The cruise was a continuation from our 7 night land tour (which actually showed us much more of Japan's attractions and culture). We were told there were only 400 Japanese onboard, most passengers were Australian. Embarkation went quickly as our assigned check-in number was immediately called. Our roomy and comfortable mini-suite was ready and kept spotless by Joey. We had problems with the tvs and a leak in the bathroom was quickly repaired. Breakfasts in the buffet were not very good, with artificial scrambled eggs, cold food, and seating difficult to find. We quickly switched to the International Dining Room with excellent service and food, plus we got to meet new shipmates each morning. Dinner in the Savoy Room was by assigned seating only and the service was excellent but the food ranged from average to very good. I enjoyed the "everyday" menu item teriyaki chicken and some of the chocolate desserts were excellent. Our best meal was at Sabatini's, with 3-way lobster, short rib/penne pasta appetizer and tiramisu. Also very good was the steak dinner at Sterling Steakhouse, so the extra-surcharge food was better than the main dining room. We enjoyed some of the shows, Bravo being our favorite, and had fun at the Japanese Bon Odori and Hawaiian hula dance classes, plus Zumba, trivia and gameshows. Especially good was Rakugo storytelling by Diane K. This cruise, we booked shore excursions through Princess and most were good, particularly the Cultural Experience tour in Busan, the crafts tour out of Tsuruga, and the Flower Park portion of the tour from Sakaiminato. We enjoyed the cruise a lot, but to really experience Japan a land tour is necessary.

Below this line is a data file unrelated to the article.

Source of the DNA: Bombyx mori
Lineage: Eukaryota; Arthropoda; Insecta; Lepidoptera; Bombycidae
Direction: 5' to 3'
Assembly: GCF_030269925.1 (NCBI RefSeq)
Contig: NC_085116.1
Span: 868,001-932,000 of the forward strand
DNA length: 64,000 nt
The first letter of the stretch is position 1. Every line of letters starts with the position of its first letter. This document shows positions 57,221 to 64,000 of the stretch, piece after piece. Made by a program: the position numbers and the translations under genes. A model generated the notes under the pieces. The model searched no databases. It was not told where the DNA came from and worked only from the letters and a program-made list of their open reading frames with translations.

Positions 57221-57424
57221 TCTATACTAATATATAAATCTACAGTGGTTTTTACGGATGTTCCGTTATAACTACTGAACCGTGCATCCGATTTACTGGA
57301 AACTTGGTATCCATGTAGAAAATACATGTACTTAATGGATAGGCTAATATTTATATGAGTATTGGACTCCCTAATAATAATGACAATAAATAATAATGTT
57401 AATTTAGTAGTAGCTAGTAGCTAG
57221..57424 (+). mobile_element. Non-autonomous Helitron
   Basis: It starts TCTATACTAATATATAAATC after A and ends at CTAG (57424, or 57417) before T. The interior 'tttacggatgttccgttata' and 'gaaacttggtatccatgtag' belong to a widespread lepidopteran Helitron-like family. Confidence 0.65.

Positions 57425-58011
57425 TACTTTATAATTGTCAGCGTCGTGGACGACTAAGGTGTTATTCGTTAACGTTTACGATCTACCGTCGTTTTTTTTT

Centrally located, nice-sized cabin with lots of shelf and drawer space, full sofa with open floor space, 2 flat screens, 2 a/c thermostats, larger balcony, shower in bathtub. Was kept perfectly clean. Only problems were TV's often lacked signal and one night a pipe above the bathroom counter leaked (was quickly repaired). Toilet seat retrofitted with Japanese-style bidet seat which could be activated or not turned on.